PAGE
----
Former Missile Defense Agency chief harassed female employee for seven years, IG finds - Task & Purpose

Former Missile Defense Agency chief harassed female employee for seven years, IG finds

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Editor’s note: This article by Hope Hodge Seck originally appeared on Military.com, a leading source of news for the military and veteran community

The civilian head of the Defense Department's office overseeing strategic missile defense sexually harassed three female colleagues, one over the course of seven years — subjecting them to unwanted attention and touching, and even on one occasion taking an inappropriate photograph without permission, according to a new report from the Defense Department Inspector General.

Former Missile Defense Agency Executive Director John H. James retired Feb. 29 after a 37-year career in the Defense Department. He'd been reassigned Nov. 24, 2019 to the job of assistant director for Cybersecurity amid an investigation into his conduct.

The DoD IG report into allegations of James' sexual harassment and misconduct was completed July 13, and the findings were first reported Wednesday by USA Today.

The 25-page report, with testimony from 11 witnesses, lays out a detailed timeline of James' substantiated inappropriate activities over the course of his tenure at MDA.

"We determined that from 2012 through 2019, Mr. James repeatedly sought out and made deliberate, unwelcomed physical contact with Employee 1, over whom he had no direct supervisory authority and with whom he would normally have little or no professional interaction," the IG report stated. "He often sought her out at MDA events, asked her for her personal information, made inappropriate comments to her, and engaged in other inappropriate conduct that implied a personal or sexual interest in her."

Then-director of the Missile Defense Agency (MDA) for the Office of the Secretary of Defense John H. James, Jr.

Then-director of the Missile Defense Agency (MDA) for the Office of the Secretary of Defense John H. James, Jr.

James' alleged harassment of that employee continued, according to the report, even after he had received a letter of counseling warning him about his behavior toward another woman.

While the report largely focused on a pattern of alleged harassment and unwanted pursuit of the woman identified as Employee 1, the report found James also massaged the neck of a second employee on two separate occasions, saying, in one case, "I love this." James denied the neck-massaging episodes took place.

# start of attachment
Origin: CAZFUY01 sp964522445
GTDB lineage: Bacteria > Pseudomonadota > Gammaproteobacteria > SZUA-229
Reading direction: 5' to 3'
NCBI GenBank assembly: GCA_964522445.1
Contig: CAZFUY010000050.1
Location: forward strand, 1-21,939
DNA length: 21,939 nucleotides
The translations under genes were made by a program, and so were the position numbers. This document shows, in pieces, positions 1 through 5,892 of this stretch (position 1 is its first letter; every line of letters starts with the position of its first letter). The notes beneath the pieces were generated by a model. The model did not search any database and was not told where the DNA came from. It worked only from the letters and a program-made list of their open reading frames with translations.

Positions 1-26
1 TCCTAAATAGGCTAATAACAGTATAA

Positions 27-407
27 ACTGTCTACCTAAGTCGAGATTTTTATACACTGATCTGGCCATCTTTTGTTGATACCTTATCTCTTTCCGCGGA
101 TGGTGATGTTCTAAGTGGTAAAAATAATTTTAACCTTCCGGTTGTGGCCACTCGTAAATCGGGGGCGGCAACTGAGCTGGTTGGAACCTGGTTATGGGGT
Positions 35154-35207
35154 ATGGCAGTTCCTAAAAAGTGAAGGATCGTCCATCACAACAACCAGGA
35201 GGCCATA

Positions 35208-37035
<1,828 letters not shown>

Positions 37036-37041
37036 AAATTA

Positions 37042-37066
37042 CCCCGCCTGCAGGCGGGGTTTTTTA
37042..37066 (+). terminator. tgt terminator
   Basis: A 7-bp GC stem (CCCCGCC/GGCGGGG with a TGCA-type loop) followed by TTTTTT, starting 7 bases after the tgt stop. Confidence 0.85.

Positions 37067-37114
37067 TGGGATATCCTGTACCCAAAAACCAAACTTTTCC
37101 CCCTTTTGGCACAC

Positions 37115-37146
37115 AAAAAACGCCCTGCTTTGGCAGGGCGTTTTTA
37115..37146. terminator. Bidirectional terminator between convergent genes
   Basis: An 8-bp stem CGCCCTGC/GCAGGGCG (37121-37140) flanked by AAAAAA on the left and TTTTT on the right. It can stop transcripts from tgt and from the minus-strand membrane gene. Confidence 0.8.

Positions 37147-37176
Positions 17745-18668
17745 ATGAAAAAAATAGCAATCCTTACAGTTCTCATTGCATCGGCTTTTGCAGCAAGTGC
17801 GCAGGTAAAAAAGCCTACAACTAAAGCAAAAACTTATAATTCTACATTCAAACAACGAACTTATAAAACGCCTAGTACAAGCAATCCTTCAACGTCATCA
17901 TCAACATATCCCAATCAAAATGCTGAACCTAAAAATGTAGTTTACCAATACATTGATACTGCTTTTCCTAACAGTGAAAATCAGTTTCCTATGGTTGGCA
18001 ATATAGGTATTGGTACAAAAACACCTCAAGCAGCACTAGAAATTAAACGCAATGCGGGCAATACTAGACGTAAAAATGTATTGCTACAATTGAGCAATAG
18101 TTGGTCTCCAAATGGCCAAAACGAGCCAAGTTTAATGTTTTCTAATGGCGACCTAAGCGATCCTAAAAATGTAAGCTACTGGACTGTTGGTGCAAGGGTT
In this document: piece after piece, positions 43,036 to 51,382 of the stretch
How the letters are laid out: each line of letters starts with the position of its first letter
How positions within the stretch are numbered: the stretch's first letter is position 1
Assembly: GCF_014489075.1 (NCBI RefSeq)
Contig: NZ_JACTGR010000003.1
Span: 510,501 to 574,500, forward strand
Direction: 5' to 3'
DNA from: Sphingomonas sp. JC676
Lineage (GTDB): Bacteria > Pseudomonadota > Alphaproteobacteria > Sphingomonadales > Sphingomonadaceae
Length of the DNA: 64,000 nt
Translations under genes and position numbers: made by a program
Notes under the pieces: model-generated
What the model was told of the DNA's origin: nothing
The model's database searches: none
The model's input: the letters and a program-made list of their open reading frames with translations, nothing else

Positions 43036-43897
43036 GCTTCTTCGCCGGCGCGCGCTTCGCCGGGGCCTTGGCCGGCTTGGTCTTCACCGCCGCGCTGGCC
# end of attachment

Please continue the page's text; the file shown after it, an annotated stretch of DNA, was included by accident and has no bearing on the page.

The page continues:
He was also found to have told a third woman to open her coat so he could see her sweater in the context of an office ugly-sweater contest -- an incident the woman reported, leading to the letter of counseling. James denied he had intended to harass the woman with this comment.

In the case of Employee 1, the report also found that James' alleged behavior had affected the larger work environment, as other employees sought to shield her from his attentions. He frequently invited her to his office without a professional reason, according to the report; pressured her to dance with him at a holiday party; and in one instance, took a photo of her clothed buttocks with her cell phone, the report states. James said he never took that photo, adding it was something he wouldn't do.

"On several occasions Mr. James shook and held Employee 1's hand for an uncomfortably long time; one witness described one of these handshakes as odd and creepy," the report adds.

A complaint summarizing all these allegations was made Aug. 5, 2019, and James was notified of the complaints days later.

According to the timeline assembled in the report, some of the alleged harassment was taking place even as James was addressing his subordinates' own inappropriate office activity. In 2012, James sent a memo to MDA employees telling them to stop using government computers to visit pornographic websites at work.

In response to the totality of allegations investigated by the IG, James told investigators the complaint had been initiated by a bitter MDA employee passed over for senior executive service.

While there was "a modicum of truth in the interactions," James said, there had been "no intent for sexual harassment, or favors, or anything of that nature."

This article originally appeared on Military.com

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